One of Apple’s major marketing points is how much they pay developers in revenue. Highlighting only a few weeks ago that it has paid them $70 billion dollars, with more than $21billion last year alone. However it would appear that dodgy App Store adverts and in-app purchases are bumping that total up through very illegitimate means.

A recent Medium post by Johnny Lin highlights the ways that some, very loosely termed developers, are taking advantage of App Store customers. Companies are displaying confusing in-app purchases and convincing adverts to trick users into signing up for services they simply don’t need. These apps are wide ranging and include a long list of VPN apps, password generators and virus scanners.

I scrolled down the list in the Productivity category and saw apps from well-known companies like Dropbox, Evernote, and Microsoft. That was to be expected. But what’s this? The #10 Top Grossing Productivity app (as of June 7th, 2017) was an app called “Mobile protection :Clean & Security VPN”. One app in question, ‘Mobile protection’, signed a user up for a $100 per week subscription for offering absolutely nothing in return. The ‘developer’ of this particular app gains an estimated $80,000 per month from this practice - so all of a sudden that $70billion figure comes into question.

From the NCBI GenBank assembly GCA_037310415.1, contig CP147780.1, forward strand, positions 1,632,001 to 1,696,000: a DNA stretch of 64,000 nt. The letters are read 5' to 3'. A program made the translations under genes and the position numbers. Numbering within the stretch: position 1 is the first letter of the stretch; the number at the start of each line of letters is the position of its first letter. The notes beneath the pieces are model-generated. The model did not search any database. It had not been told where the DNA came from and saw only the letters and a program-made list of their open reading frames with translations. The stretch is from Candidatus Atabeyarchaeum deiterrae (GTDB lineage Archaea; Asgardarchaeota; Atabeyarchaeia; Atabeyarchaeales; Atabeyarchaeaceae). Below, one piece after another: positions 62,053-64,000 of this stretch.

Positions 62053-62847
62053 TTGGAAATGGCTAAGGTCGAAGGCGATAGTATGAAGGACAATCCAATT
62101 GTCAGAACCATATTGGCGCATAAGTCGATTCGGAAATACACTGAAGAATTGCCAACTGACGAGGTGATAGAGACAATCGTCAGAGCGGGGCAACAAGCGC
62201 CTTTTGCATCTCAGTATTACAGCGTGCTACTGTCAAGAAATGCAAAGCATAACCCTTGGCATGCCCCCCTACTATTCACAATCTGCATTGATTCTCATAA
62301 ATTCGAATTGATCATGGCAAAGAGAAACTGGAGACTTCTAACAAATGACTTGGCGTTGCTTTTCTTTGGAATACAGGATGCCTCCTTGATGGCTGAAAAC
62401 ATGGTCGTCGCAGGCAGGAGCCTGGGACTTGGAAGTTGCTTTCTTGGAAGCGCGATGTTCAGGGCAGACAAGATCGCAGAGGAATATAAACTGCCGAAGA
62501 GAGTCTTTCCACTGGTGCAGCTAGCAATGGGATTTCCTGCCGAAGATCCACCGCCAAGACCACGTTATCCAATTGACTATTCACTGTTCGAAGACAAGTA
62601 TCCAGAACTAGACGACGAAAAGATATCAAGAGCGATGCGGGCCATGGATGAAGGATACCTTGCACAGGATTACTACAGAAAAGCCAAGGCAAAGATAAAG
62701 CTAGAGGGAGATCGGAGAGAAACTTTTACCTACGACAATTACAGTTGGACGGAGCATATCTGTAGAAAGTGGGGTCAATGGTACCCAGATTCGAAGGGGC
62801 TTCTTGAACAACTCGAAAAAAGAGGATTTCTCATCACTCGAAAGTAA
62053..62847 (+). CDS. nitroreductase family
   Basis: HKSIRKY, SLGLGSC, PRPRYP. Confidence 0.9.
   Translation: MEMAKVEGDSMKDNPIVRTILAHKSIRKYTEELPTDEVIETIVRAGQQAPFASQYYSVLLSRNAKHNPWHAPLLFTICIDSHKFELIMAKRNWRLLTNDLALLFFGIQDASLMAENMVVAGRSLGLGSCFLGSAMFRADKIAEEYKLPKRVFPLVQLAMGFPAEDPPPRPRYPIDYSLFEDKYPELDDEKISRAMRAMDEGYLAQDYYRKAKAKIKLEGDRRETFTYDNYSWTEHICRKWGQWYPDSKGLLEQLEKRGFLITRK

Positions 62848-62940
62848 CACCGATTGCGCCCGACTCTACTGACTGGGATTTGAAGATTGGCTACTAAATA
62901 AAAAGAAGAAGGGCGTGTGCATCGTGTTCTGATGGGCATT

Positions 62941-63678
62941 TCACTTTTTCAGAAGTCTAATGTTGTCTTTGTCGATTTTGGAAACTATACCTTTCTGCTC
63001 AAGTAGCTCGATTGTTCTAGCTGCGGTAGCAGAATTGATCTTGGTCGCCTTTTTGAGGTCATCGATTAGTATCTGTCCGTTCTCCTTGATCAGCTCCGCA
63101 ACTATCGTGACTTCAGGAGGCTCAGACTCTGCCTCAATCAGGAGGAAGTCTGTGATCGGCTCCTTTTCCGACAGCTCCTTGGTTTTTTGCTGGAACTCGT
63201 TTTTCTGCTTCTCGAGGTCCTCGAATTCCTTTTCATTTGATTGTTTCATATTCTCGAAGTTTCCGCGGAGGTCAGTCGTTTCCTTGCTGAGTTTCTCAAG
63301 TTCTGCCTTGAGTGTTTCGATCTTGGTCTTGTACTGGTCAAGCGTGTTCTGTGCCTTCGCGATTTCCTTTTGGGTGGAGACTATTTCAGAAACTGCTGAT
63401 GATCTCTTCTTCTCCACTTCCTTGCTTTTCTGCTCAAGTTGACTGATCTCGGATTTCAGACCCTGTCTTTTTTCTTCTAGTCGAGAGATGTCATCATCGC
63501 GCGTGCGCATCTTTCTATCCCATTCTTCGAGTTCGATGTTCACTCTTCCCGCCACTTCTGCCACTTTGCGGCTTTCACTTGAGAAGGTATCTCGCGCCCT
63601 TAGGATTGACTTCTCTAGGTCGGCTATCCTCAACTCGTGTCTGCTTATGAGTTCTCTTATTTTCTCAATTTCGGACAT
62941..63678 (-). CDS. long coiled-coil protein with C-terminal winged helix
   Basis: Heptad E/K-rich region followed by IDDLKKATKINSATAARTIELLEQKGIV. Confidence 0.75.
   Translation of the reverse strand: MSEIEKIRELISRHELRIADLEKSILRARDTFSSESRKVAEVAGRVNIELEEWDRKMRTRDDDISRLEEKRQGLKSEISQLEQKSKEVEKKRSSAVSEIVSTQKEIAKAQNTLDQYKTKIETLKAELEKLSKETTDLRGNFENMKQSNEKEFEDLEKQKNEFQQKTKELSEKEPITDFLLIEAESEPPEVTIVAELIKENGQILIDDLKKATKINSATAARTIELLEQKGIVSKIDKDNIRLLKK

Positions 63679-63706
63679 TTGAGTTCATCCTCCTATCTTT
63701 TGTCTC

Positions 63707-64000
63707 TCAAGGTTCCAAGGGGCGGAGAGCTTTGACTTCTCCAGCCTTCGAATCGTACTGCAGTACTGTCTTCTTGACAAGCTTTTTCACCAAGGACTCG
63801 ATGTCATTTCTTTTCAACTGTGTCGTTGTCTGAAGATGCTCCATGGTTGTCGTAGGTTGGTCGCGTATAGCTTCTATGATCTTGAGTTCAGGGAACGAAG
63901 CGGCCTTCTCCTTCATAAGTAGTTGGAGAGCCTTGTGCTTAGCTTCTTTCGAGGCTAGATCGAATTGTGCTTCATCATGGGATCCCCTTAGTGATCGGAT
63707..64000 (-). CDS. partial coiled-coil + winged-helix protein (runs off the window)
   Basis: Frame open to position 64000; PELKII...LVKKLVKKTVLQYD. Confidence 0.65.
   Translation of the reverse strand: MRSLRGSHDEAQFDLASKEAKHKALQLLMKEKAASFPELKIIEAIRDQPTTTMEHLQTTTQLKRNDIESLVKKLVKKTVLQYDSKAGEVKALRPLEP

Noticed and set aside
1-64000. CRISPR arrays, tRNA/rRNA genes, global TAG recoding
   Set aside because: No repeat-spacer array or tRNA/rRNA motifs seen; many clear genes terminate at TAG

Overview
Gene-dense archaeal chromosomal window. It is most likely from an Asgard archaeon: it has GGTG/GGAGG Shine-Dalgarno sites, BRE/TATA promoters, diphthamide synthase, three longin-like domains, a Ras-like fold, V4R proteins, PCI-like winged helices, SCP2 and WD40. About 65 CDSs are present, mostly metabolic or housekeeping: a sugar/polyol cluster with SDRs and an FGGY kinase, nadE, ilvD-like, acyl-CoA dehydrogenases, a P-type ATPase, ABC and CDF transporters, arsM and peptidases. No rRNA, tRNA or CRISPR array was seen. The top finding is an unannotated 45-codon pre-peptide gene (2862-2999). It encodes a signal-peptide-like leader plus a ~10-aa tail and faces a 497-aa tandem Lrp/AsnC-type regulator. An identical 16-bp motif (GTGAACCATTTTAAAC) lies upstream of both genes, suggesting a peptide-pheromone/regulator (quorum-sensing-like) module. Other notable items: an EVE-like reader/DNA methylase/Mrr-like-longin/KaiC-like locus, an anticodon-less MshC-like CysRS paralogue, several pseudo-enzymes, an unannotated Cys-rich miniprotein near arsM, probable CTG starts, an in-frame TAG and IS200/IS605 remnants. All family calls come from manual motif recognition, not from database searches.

You may think users aren’t stupid to fall for these scams, or somehow deserve it for laying their finger on the Touch ID sensor. Yet these apps are extreamly confusing and have managed to dupe at least 200 subscribers in order to gain its $80,000 per month or $960,000 a year. This app is ranked number 144 in most downloaded and sits proudly amongst productivity apps from high profile, legitimate developers.

Should a user simply search for ‘wifi’, they will be treated by similar apps such as WEP Password Generator displayed at the top of search results. This app uses similar practices, signing users up for a $50/month subscription simply for generating a random string.

This investigation highlights a massive issue with not just App Store adverts but the very function of Apple’s review processes. It is clear Apple could and should fix this as a matter of urgency. Their App Store is held up as an example of the legitimacy of iOS first development, yet is turning into a cesspool for average users.

There are currently no App Store adverts in iOS11 so perhaps things will change, but they really shouldn’t have been allowed in the first place.